- A Word from the Guest Editor
Biomarkers – measurable biomolecules in body fluids – are used as indicators of health and disease. In clinical practice, determining their concentration serves to make a diagnosis, as well as monitor the effects of therapy, and thus the patient's condition. Biomarkers are the basic tools of evidence-based medicine, and their determination and monitoring enable effective treatment. Evidence-based laboratory medicine enables further development of the modern medicine ideal - personalized medicine. Based on the concentration of certain specific and sensitive biomarkers, clinicians make decisions that ensure the best clinical outcome for each patient. The contribution of biochemical laboratories (routine and research), i.e., biochemists working in the process of biomarker development, use and analysis, is crucial. Given that the development of biomarkers has accelerated in recent decades, with the aim of developing more precise, more accurate and more sensitive markers of diseases and therapy achievements, there is a large number of both research and new biomarkers that have already been introduced or will soon be introduced into clinical practice. The latest pandemic – COVID-19 – has made clear the need for rapid development of new biomarkers and raised the status of biochemical laboratories, as well as their ability to adapt to new needs and introduce new laboratory methods and techniques. On the other hand, it has also highlighted the importance of routine parameters that are part of standard laboratory practice. Therefore, I considered it important to provide an overview of current events in the world of biomarkers after a certain number of years. In front of you are 12 papers from several fields of medicine: endocrinology, lipidology, coronary heart disease, diabetes, vitamin D metabolism, aging, multiple sclerosis, obesity, and COVID-19.
The review of Antonić T. et al. describes the advantages and disadvantages of various laboratory tests used to diagnose autonomic cortisol secretion in patients with adrenal incidentalomas. The original work of A. Zeljković et al. dealt with the topic of the blood concentration of two forms of vitamin D (25 (OH) D and 24.25 (OH) 2D, as well as their relationship) in healthy individuals and their relationship with lipid status. In their review paper dedicated to dyslipidemia in diabetes, Vujčić S. and colleagues discussed the importance of determining the standard lipid profile, as well as new lipid biomarkers in risk assessment for the development of one of the most serious complications of diabetes, diabetic foot. Klisić and associates presented a topic related to several routine hematological biomarkers and their indices, which have recently been the focus of a large number of research groups, due to their predictive potential in patients with type 2 diabetes mellitus. In their review article, Leposavić G. and Stojić-Vukanić Z. discussed the topic of chronic inflammation as characteristic of the aging process and problems related to finding and introducing biomarkers of this condition in clinical practice. The review work of Michaličkova D. and associates reviewed several validated, clinically useful molecular biomarkers of multiple sclerosis, as well as several new markers that are still in the research phase. Guzonjić A. and colleagues considered leukocyte telomere length as a new biomarker of biological age and various diseases. In their review paper, Gjorgiyeva Ackova D. and co-workers analyzed the plant bioactive compound usage in the prevention and treatment of COVID-19. Perović-Blagojević I. and associates analyzed the role of routine biomarkers in diagnosis and disease course monitoring in adult and paediatric patients with COVID-19. Petković A. and co-authors gave an overview of non-coding RNA as potential biomarkers of coronary artery disease. In their original work, Vuković-Dejanović V. and associates presented an analysis of several new inflammatory biomarkers of cardiovascular diseases, and especially of the influence of statin therapy on these biomarker concentrations.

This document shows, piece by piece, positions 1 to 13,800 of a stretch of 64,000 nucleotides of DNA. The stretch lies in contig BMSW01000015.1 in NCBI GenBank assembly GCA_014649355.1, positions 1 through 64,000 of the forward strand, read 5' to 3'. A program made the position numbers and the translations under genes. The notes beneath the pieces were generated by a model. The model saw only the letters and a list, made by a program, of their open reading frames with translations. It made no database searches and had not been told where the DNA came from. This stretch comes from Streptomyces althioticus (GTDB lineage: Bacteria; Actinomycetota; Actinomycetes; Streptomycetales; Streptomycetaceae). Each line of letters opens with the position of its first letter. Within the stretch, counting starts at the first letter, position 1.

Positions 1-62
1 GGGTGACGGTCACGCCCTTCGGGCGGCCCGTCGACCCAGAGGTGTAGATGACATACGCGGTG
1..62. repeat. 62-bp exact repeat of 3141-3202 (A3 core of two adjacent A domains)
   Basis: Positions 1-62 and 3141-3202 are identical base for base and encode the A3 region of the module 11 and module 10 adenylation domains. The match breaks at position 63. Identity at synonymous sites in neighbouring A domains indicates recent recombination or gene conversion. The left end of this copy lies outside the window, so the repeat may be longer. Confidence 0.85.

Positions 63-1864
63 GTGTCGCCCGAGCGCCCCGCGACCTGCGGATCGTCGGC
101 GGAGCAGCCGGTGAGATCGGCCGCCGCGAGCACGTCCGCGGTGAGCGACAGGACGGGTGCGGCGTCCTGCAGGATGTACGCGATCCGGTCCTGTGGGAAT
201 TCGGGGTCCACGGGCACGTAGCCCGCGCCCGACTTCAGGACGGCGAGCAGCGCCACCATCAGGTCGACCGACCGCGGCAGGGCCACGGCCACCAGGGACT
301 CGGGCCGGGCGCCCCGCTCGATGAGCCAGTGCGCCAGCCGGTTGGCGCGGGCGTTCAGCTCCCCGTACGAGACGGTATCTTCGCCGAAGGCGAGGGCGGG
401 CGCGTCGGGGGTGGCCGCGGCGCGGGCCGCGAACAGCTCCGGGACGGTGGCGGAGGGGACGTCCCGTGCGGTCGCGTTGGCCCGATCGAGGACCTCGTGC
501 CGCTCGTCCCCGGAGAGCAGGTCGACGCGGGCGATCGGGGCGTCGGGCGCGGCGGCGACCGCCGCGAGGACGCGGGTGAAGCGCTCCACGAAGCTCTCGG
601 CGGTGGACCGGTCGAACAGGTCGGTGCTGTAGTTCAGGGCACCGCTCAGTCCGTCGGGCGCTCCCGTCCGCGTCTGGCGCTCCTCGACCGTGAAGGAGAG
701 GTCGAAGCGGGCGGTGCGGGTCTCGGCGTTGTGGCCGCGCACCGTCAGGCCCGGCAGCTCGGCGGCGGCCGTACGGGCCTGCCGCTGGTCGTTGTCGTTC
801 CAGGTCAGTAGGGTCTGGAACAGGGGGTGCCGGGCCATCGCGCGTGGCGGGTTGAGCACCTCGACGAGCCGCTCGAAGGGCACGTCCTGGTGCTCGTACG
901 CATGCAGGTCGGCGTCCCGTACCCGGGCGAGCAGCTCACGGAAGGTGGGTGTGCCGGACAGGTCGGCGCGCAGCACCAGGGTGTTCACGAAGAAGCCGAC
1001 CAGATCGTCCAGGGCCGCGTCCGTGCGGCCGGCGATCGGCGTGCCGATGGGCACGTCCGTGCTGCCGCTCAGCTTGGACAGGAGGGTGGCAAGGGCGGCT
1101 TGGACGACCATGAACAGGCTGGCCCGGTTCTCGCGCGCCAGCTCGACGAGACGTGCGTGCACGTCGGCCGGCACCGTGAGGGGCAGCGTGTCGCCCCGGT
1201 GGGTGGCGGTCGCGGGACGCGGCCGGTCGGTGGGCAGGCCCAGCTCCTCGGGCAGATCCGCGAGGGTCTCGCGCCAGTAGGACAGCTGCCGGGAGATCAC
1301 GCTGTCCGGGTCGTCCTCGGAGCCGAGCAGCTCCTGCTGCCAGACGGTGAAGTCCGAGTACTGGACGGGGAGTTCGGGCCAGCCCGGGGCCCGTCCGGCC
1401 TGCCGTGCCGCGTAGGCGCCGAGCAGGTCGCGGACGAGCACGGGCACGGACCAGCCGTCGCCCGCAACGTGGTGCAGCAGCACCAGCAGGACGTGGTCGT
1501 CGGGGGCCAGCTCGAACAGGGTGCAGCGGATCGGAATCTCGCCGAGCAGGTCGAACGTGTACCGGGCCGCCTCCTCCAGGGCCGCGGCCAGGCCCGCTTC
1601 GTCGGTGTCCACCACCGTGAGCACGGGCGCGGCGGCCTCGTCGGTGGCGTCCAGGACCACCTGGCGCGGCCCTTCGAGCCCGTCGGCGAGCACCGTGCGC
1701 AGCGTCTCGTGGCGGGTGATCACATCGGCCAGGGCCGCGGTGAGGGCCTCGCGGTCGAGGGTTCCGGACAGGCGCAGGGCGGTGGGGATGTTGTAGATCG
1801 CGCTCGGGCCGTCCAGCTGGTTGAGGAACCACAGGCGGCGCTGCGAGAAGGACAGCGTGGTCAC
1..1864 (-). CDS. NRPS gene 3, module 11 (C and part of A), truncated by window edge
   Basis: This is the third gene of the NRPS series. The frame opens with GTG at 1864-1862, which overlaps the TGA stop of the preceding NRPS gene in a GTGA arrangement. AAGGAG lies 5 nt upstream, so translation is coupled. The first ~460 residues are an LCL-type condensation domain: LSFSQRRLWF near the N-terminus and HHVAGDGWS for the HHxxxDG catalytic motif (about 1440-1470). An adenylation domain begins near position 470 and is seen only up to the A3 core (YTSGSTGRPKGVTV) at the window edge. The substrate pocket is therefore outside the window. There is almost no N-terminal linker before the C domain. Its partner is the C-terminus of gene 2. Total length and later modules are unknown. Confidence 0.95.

I cordially thank the Archives of Pharmacy Editorial Board for the opportunity provided to my colleagues, associates and me to express our views on the current status of the latest biomarkers of various common modern time diseases and provide a literature review of their biochemistry.
Jelena Kotur-Stevuljević, PhD, Full Professor
University of Belgrade – Faculty of Pharmacy
Department of Medical Biochemistry